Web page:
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Pediatric Allergy / Immunology Susan Bailey Robert Rogers Millard Tierce Pediatric Cardiology Matthew Dzurik Steve Muyskens Lisa Roten Deborah Schutte Pediatric Dermatology Fred Ghali Heather Volkman Pediatric Endocrinology Joel Steelman Paul Thornton Michael Willcutts Don Wilson Pediatric Gastroenterology Nicholas Ogunmola Pediatric Orthopedics / Orthopedic Surgery David Gray Matthew Mayfield Pamela Sherman Pediatric Otolaryngology (Ear, Nose, Throat) Michelle Marcincuk Natalie Roberge Pediatric Surgery Marty Knott Patrick Thomas John Uffman Pediatrics General Diane Arnaout Arthur Benzick Priya Bui Vanessa Charette Julie Crawford Babatunde Dosu Toyya Goodrich Walter Halpenny Eriel Hayes Mark Jones Ramon Kinloch Cherryll Libed
Kathryn Mandal Devona Martin Bradley Mercer Joyce Rafati Jeanine Ratliff Robert Readinger Jenica Rose-Stine Paulette See Jason Terk Amani Terrell J. Ben Worsley Physical Medicine and Rehabilitation Khalilah Clarke Ryan Reeves Omar Selod Austen Watkins Michael Wimmer Plastic and Reconstructive Surgery Eric Hubli Emily Kirby Kelly Kunkel Jon Kurkjian Danielle LeBlanc Steven Mapula Maxim Pekarev Larry Reaves Podiatry Alan Garrett Lena Levine Travis Motley Brady Rhodes Psychiatry Dustin DeMoss Brian Dixon James Haliburton Cheryl Hurd Lili Meisamy Carol Nati Alan Podawiltz Roger Robinson Leslie Smith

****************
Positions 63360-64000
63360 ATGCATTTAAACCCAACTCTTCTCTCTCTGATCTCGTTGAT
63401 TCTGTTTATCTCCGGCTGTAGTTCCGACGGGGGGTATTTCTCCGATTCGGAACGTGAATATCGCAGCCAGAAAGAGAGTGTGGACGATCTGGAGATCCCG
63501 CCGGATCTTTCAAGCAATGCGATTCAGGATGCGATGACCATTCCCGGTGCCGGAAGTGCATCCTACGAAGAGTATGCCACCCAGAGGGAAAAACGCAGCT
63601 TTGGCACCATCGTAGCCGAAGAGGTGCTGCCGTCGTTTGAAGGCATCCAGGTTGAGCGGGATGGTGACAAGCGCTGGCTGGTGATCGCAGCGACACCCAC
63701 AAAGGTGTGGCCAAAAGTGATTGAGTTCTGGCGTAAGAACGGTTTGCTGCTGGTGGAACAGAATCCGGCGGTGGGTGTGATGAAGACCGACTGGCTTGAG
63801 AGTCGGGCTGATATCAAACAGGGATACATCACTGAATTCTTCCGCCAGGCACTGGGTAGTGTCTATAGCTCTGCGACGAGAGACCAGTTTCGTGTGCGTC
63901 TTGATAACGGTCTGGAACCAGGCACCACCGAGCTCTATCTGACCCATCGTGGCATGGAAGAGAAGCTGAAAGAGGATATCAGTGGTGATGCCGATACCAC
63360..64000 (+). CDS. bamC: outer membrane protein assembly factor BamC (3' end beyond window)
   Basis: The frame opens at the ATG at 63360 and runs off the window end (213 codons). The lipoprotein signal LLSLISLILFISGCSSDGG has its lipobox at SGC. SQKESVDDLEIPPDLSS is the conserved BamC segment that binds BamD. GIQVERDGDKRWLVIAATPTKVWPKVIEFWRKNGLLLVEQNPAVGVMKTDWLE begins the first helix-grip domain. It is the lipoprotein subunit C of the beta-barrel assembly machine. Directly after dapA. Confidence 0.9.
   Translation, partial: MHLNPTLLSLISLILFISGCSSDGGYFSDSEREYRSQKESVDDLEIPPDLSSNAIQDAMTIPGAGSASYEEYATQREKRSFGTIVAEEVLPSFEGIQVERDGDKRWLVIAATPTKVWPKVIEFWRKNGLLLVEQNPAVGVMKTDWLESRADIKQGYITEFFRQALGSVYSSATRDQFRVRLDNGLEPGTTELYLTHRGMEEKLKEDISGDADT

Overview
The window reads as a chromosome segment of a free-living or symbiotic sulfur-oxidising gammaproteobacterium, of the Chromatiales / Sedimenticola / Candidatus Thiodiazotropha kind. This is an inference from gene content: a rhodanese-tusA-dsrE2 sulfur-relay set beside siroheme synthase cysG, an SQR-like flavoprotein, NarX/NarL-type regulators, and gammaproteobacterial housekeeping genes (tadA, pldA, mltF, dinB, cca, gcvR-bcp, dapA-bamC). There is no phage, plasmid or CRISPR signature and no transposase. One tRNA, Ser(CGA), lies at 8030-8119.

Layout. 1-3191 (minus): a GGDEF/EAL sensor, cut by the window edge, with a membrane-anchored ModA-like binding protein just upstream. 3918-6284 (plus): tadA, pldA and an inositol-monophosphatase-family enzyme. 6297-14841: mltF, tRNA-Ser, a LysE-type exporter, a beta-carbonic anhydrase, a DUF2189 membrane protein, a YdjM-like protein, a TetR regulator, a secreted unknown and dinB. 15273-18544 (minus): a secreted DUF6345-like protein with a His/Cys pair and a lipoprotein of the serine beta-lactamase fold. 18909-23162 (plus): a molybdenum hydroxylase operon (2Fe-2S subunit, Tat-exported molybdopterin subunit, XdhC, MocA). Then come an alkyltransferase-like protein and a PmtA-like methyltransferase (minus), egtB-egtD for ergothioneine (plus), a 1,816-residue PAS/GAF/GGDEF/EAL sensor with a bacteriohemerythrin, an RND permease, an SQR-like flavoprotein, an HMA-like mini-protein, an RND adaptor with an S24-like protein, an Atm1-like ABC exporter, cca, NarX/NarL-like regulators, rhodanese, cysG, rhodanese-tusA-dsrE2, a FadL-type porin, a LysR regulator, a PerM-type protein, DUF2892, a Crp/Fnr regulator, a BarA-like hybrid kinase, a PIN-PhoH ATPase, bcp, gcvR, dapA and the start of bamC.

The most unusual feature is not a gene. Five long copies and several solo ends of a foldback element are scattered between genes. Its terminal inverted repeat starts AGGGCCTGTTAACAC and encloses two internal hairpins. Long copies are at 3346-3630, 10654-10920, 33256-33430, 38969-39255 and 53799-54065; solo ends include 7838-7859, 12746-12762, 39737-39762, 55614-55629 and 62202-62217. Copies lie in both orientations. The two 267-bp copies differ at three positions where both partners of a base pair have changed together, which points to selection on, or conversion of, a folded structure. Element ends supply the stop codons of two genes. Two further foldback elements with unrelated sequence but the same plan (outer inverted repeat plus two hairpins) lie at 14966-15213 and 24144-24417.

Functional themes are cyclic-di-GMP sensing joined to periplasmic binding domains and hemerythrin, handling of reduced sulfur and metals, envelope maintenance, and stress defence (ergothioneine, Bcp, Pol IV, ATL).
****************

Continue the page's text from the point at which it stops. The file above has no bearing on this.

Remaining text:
Pulmonology Adesubomi Agoro Razaq Badamosi John Burk Kevin Connelly Steven Davis Huy Duong Sami Hadeed John Hollingsworth Salam Jarrah Stuart McDonald Jagadeshwar Reddy Radiation Oncology Jerry Barker Marta Dahiya Clinton Park Kathleen Shide Radiology Stuart Aronson Jeffry Brace Jill Chilcoat Kristen Ethridge Scott Kayser Robert Reeb William Reese Joseph Schniederjan Zi Yin Reproductive Endocrinology Frank DeLeon Robert Kaufmann Rheumatology Sonia Bajaj Ricardo Guirola Emily Isaacs Raza Jafry Himabindu Reddy Asha Thomas Sleep Medicine Sherif Al-Farra